Vidyamala Burch was 25 when she first practiced mindfulness. Two years earlier, she had been in a car crash that caused the second spinal fracture she had experienced within 10 years. At 25, after a physical breakdown from pushing herself too hard, she was back in the hospital. “It was a total dark night of the soul,” she says. “I got obsessed with getting through until morning.” She told herself, “You just have to live this moment, and this one, and this one,” and moment by moment, she reached the morning. “I was one person before that and I’ve been another person since.”
With no way to fix her spine or stop her pain, the physicians sent a hospital chaplain who led Burch in a meditation. He asked her to recall a time and place where she felt happy, and she thought of a time before her injuries when she climbed the Southern Alps of New Zealand. “I went from feeling lost and desperate to feeling connected to these very happy, beautiful times,” she says.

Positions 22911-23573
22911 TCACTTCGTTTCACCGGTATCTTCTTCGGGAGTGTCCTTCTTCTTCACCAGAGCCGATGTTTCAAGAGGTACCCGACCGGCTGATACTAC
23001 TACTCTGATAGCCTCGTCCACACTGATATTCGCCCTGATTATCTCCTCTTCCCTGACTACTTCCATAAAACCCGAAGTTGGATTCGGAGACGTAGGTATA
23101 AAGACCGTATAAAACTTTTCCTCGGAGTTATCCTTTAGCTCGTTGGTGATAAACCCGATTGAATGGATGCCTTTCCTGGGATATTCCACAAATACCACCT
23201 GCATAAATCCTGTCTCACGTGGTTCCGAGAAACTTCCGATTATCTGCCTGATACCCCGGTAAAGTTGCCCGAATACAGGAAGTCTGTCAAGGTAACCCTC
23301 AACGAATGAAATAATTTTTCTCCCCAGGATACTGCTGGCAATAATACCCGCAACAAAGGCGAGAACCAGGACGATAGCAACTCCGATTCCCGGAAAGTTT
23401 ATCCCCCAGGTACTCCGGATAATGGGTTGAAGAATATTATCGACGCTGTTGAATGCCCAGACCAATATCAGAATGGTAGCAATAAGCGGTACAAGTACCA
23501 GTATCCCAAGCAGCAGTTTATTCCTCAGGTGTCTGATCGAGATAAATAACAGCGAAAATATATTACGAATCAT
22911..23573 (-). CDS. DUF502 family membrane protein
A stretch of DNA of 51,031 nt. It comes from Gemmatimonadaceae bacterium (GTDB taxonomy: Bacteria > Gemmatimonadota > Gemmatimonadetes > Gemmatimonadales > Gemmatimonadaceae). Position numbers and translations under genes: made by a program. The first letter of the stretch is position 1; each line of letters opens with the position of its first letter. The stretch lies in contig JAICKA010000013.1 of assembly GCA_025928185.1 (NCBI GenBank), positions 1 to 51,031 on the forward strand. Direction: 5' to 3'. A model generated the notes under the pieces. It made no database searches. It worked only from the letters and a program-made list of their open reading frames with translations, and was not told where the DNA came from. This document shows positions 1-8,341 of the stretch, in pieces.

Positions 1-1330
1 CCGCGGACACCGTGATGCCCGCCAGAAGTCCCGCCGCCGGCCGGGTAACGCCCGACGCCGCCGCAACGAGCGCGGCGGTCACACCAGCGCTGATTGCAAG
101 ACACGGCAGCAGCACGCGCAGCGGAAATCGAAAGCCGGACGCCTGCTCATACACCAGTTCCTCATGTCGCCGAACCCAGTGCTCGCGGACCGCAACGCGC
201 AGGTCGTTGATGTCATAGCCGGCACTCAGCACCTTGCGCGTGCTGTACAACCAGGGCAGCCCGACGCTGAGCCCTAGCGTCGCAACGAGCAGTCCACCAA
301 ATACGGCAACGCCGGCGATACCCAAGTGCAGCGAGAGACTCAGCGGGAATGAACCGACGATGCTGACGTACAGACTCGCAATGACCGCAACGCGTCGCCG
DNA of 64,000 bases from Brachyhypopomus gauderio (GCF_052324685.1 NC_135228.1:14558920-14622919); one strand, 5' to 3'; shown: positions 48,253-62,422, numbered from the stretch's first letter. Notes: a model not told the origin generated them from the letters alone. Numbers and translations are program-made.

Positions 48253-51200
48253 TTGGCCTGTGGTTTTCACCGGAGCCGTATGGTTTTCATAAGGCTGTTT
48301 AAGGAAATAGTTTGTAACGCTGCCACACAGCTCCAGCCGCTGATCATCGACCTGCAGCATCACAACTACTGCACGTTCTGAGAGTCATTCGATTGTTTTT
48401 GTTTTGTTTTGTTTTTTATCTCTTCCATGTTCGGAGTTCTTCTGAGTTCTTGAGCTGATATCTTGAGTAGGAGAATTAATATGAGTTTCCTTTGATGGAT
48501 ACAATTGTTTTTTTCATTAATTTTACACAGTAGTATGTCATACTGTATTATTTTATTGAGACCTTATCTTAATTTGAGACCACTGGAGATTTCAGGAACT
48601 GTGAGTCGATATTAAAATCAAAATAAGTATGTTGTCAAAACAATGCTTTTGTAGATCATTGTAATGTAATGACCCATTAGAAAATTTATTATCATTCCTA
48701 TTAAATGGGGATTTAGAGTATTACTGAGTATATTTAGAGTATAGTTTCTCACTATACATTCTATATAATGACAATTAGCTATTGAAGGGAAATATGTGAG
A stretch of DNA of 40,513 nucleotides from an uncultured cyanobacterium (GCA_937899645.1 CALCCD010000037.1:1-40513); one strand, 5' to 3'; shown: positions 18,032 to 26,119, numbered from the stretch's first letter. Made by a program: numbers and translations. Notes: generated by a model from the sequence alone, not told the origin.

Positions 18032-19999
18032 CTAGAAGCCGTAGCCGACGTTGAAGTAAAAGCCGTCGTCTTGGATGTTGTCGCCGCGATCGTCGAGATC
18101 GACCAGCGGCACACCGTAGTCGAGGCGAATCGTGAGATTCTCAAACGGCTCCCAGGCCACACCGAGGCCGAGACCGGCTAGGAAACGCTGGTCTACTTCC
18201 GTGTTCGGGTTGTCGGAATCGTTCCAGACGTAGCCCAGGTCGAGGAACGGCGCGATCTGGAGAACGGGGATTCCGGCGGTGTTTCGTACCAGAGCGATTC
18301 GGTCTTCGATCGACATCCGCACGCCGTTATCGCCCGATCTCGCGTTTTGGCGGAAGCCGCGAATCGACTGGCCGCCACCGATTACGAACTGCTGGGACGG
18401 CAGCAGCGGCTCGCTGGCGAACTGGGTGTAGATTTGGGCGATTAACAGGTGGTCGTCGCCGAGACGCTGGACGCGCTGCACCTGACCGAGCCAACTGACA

“Rather than feeling like this pain is just ruining my life it’s more like this pain has opened a door for me to work with my mind and my heart, and then I can offer that to others.”Vidyamala Burch
After leaving the hospital, she asked a social worker for some meditation cassette tapes (this was 1985) and she taught herself to meditate. Eventually she traveled to England to live at a retreat center for five years, where, she says, “I learned to soften and feel some of the grief and the sorrow—I learned to love and be loved.”
For people living with chronic pain, “Mindfulness is not some kind of optional extra to make life a bit easier,” she says. Instead mindfulness is about a very significant choice: “Are you going to have pain and be mentally tortured, or are you going to have pain and have a little bit more mental and emotional ease?” In answering this question for herself, Burch found her purpose.
Today, Burch is the cofounder of Breathworks, a UK-based charity that developed from courses she began to lead in 2000 offering mindfulness and compassion training for people living with chronic pain, illness, and stress. In 2022 Burch was awarded an OBE by the Queen for her service. “This is no longer a fringe-y thing, it’s a recognized healthcare intervention.” Burch works every day to help those with chronic pain find peace.
“Rather than feeling like this pain is just ruining my life,” says Burch, “it’s more like this pain has opened a door for me to work with my mind and my heart, and then I can offer that to others.”
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